fbpx

Eastleigh Borough Council (EBC) has issued a warning to residents of Dorset after being made aware of a council tax scam that’s going around. According to the council’s advice, some residents have been receiving unsolicited communications via email, text message, and phone call, which claims that their property has been assigned to the wrong council tax band.

Prospective victims are then told that they may be entitled to receive a refund on council tax paid. The scammers will then request bank account details to make a fictitious refund, but in reality they’ll use those details to empty the victim’s bank account.

It goes without saying that you should never hand your bank details to an unknown caller over the phone. But what you may not know is that in most cases, a scammer can’t do much with your account number and sort code other than set up a Direct Debit. You should be more concerned if your online banking passcodes or your ATM PIN code is requested on a phone call. These are the biggest red flags.

How to stop scam calls

Though you can’t necessarily always stop scam calls completely, you can take some steps to reduce the instance of unwanted phone calls. We’ve previously posted a guide on how to block phone numbers on Android. There’s another guide to blocking calls on an iPhone, too. However, these methods rely on you knowing the number you’d like to block, and unfortunately scammers will routinely change numbers.

What’s more, if you’re an iOS user then you’ll have an even more powerful feature available to you soon. When iOS 13 lands, there’s a feature built in that allows you to block any calls that are received from numbers that aren’t stored on your phone. This would essentially send all such scam calls to voicemail. Scammers are much less likely to leave voicemails, but even if they do, we’d hope that you’ll have more time to process the message and realise that it’s malicious.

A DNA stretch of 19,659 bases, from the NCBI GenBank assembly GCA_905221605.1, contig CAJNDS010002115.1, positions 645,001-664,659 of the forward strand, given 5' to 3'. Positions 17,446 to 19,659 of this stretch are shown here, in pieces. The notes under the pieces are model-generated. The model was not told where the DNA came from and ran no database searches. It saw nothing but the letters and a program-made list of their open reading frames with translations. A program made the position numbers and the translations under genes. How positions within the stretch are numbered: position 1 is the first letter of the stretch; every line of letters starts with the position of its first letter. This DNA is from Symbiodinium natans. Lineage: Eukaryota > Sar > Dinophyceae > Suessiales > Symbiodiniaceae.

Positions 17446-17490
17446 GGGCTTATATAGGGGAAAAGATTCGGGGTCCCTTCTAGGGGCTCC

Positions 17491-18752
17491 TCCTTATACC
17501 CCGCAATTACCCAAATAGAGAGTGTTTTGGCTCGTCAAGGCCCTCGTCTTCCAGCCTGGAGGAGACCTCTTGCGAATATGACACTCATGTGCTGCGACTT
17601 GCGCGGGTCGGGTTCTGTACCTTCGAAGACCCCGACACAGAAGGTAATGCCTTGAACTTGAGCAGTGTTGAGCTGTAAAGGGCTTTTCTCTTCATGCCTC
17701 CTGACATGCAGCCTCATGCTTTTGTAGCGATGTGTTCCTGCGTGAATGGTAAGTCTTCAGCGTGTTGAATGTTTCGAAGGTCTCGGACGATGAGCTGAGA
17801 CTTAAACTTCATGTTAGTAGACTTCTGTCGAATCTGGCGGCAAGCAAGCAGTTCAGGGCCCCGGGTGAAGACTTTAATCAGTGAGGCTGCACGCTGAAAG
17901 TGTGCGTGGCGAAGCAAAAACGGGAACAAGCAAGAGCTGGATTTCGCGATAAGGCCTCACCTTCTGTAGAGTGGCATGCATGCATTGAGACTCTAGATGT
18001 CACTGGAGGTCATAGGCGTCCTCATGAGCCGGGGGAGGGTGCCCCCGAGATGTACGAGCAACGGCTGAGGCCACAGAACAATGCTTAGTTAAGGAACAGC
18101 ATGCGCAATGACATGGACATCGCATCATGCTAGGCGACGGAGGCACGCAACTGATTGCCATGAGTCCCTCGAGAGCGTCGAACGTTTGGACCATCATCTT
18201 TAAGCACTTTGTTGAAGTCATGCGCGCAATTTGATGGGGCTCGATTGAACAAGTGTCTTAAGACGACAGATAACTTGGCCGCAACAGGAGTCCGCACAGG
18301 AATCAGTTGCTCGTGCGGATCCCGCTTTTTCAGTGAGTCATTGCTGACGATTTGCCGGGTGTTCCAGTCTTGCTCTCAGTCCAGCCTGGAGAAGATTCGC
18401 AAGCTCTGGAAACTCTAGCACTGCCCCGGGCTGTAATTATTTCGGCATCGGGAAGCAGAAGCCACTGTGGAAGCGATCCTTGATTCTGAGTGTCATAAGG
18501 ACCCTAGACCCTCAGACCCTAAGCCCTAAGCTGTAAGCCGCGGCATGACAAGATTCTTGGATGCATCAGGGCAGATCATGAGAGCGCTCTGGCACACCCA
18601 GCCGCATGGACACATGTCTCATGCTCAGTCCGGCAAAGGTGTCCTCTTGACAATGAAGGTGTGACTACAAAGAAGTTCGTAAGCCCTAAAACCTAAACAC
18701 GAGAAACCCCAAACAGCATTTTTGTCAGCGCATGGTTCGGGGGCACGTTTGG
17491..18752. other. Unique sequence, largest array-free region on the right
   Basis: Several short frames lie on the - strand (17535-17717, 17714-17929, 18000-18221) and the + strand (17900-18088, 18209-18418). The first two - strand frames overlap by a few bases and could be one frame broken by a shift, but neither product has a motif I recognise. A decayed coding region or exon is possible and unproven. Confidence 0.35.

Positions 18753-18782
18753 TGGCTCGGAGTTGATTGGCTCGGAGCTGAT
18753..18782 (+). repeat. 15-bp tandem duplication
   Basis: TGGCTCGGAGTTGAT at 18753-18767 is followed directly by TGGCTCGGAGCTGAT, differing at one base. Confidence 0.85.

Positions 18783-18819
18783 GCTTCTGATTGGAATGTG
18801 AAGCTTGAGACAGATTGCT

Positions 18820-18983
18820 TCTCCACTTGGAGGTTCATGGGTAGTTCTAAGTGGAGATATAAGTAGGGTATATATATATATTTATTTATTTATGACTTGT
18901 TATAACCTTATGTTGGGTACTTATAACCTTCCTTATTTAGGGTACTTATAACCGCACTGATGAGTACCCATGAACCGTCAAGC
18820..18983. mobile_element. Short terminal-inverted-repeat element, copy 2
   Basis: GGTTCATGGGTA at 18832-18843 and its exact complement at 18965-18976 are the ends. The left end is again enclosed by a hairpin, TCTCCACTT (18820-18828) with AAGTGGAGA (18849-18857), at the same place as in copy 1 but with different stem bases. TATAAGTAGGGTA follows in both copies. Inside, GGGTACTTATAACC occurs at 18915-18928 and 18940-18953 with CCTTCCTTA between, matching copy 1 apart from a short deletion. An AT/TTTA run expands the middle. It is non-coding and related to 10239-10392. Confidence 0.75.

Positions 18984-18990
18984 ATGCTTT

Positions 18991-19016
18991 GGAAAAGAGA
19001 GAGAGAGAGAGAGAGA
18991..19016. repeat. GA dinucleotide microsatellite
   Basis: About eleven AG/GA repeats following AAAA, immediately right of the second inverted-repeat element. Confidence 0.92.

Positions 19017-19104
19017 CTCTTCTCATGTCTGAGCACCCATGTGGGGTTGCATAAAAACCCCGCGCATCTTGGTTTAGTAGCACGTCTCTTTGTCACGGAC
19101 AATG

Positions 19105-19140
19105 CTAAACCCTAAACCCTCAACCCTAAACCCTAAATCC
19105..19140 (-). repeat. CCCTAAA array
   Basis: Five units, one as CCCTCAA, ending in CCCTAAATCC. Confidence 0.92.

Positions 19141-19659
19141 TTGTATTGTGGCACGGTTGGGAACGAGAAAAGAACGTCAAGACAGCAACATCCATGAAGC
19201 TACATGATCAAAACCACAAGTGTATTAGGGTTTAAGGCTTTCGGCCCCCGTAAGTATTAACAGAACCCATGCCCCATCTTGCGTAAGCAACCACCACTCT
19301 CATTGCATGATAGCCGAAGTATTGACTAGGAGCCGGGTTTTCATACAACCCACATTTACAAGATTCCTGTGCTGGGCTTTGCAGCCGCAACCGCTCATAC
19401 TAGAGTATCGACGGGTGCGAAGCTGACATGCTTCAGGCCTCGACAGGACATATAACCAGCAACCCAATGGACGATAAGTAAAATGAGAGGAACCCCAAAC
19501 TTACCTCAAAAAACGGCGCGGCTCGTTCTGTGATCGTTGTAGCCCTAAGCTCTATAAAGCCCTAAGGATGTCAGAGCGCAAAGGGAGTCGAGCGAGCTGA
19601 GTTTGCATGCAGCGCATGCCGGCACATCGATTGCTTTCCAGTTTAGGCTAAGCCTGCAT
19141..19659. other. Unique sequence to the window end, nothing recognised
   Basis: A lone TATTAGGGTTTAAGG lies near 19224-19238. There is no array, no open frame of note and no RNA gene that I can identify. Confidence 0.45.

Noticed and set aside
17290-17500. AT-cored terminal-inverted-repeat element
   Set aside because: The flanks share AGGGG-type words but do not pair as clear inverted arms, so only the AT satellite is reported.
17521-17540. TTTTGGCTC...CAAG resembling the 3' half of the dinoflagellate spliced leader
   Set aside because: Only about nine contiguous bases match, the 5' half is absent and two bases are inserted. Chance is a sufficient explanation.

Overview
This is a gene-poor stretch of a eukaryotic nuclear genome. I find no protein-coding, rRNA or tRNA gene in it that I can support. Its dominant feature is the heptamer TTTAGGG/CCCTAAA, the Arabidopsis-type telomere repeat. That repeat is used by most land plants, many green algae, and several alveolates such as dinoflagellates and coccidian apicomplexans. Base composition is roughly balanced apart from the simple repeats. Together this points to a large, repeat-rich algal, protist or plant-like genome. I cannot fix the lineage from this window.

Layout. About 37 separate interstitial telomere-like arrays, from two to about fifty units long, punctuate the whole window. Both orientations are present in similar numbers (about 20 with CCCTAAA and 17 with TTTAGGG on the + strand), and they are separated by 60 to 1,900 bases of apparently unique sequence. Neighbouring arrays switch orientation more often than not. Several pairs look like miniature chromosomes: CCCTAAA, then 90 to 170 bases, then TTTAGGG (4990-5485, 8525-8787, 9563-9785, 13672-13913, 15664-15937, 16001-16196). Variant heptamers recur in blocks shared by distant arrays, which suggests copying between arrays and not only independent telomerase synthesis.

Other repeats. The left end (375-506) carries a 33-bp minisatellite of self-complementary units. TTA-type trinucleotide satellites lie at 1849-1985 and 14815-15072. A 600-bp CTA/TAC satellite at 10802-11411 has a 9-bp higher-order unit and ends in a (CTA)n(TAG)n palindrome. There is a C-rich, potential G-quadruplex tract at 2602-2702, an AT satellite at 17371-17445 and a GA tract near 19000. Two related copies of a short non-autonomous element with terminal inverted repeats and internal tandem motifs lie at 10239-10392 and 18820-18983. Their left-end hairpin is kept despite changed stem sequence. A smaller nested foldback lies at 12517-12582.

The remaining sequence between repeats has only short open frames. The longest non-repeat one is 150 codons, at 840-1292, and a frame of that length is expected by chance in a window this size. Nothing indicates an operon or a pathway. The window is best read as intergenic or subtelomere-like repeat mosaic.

The reality of tax band queries

Though this is slightly outside our area of expertise, we do know that some properties in the UK are often found to be in the wrong tax band. This is due to the fact that the bandings were created in the past using ‘drive-by’ valuations, where the assessors often never left their vehicle and assigned a valuation based on driving past in their car.

If you think you might be paying too much, you can check what your band is – and indeed that of your neighbours – by Googling the name of your council with ‘tax bands’ and inputting your address. Just be wary that it can result in your bill going up as well as down. Or there could simply be no change. But you certainly won’t receive a spontaneous phone call about it.

If you need any help reducing the number of scam calls you’re getting, then get in touch with Which? Trusted Trader WiseGuys on 0808 123 2820. We can help you set up your call barring settings and give you more advice on how to respond to suspicious phone calls.